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The bacterial sulfur cycle in expanding dysoxic and euxinic marine waters
van Vliet, D.M.; von Meijenfeldt, F.A.B.; Dutilh, B.E.; Villanueva, L.; Sinninghe Damsté, J.S; Stams, A.J.M.; Sánchez-Andrea, I. (2020). The bacterial sulfur cycle in expanding dysoxic and euxinic marine waters. Environ. Microbiol. early view. https://doi.org/10.1111/1462-2920.15265
In: Environmental Microbiology. Blackwell Scientific Publishers: Oxford. ISSN 1462-2912; e-ISSN 1462-2920, meer
Peer reviewed article  

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Auteurs  Top 
  • van Vliet, D.M.
  • von Meijenfeldt, F.A.B.
  • Dutilh, B.E.
  • Villanueva, L., meer
  • Sinninghe Damsté, J.S, meer
  • Stams, A.J.M.
  • Sánchez-Andrea, I.

Abstract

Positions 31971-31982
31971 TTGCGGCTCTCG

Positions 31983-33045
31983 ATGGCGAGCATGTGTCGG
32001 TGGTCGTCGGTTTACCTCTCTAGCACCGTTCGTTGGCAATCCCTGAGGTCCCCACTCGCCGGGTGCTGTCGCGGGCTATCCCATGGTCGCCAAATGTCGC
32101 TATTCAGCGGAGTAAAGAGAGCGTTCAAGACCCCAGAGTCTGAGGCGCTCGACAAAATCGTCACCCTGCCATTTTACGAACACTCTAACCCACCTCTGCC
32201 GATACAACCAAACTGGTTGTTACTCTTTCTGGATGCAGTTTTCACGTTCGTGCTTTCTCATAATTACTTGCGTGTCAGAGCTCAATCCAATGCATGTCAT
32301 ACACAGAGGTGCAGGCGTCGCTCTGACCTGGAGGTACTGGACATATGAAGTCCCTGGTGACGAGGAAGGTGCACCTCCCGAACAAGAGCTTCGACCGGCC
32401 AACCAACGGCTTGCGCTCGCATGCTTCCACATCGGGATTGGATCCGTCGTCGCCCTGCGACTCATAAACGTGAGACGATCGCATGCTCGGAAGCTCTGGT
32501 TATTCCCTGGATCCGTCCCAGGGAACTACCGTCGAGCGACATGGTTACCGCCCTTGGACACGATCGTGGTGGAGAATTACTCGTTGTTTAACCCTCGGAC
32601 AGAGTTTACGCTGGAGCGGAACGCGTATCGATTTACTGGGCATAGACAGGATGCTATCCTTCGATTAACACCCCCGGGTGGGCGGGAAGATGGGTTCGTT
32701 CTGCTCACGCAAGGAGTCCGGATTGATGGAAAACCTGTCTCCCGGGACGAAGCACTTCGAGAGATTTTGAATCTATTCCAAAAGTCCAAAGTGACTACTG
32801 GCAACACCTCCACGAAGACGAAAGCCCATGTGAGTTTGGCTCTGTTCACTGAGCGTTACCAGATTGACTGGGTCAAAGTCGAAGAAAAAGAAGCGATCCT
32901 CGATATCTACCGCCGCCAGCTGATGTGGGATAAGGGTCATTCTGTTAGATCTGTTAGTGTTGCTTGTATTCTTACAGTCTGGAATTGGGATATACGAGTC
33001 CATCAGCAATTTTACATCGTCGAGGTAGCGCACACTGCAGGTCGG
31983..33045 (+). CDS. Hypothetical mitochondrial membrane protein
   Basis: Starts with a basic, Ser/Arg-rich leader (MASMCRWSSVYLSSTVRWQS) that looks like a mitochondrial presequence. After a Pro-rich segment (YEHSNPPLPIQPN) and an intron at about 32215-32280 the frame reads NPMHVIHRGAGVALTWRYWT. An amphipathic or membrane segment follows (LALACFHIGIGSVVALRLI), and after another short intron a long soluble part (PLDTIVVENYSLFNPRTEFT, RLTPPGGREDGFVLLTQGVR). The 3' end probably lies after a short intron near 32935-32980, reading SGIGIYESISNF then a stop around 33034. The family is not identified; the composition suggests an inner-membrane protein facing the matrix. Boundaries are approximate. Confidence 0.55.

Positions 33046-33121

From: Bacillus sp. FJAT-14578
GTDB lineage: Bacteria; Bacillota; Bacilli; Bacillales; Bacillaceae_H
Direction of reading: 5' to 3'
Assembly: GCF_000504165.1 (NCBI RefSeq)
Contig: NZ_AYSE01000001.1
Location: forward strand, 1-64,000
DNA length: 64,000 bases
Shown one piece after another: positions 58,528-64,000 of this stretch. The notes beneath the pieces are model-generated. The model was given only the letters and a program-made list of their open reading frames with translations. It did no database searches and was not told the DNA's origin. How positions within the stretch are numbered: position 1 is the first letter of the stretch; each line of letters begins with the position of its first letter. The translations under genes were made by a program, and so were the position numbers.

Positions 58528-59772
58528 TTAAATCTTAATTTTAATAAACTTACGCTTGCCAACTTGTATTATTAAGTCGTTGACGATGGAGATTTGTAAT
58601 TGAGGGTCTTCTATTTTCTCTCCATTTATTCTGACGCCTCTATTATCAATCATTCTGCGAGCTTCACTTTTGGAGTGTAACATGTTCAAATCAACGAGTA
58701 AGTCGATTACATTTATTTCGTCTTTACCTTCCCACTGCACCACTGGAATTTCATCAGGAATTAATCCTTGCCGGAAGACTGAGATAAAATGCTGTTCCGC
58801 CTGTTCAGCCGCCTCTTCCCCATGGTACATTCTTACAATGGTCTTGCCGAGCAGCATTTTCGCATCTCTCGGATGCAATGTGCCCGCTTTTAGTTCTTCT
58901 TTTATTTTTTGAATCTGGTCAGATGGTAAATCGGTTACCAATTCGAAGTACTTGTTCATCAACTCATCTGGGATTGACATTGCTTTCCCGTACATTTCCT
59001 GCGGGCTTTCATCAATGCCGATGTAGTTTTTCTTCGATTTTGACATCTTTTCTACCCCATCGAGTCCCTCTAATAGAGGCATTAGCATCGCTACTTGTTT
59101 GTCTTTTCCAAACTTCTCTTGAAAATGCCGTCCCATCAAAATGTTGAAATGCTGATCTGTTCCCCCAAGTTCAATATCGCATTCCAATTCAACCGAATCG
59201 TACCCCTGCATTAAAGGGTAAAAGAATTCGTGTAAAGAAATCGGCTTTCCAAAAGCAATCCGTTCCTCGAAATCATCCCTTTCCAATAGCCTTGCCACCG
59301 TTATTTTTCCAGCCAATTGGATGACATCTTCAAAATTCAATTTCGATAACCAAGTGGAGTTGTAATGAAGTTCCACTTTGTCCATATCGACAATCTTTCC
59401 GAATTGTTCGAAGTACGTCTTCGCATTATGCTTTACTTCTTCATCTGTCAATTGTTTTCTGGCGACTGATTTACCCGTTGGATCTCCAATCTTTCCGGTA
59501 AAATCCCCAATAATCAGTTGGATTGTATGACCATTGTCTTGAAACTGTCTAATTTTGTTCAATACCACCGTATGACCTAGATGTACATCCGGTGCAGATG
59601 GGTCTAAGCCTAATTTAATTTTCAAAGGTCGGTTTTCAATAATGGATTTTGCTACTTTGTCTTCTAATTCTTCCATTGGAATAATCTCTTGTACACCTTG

Dysoxic marine waters (DMW, < 1 μM oxygen) are currently expanding in volume in the oceans, which has biogeochemical, ecological and societal consequences on a global scale. In these environments, distinct bacteria drive an active sulfur cycle, which has only recently been recognized for open‐ocean DMW. This review summarizes the current knowledge on these sulfur‐cycling bacteria. Critical bottlenecks and questions for future research are specifically addressed. Sulfate‐reducing bacteria (SRB) are core members of DMW. However, their roles are not entirely clear, and they remain largely uncultured. We found support for their remarkable diversity and taxonomic novelty by mining metagenome‐assembled genomes from the Black Sea as model ecosystem. We highlight recent insights into the metabolism of key sulfur‐oxidizing SUP05 and Sulfurimonas bacteria, and discuss the probable involvement of uncultivated SAR324 and BS‐GSO2 bacteria in sulfur oxidation. Uncultivated Marinimicrobia bacteria with a presumed organoheterotrophic metabolism are abundant in DMW. Like SRB, they may use specific molybdoenzymes to conserve energy from the oxidation,reduction or disproportionation of sulfur cycle intermediates such as S 0 and thiosulfate, produced from the oxidation of sulfide. We expect that tailored sampling methods and a renewed focus on cultivation will yield deeper insight into sulfur‐cycling bacteria in DMW.

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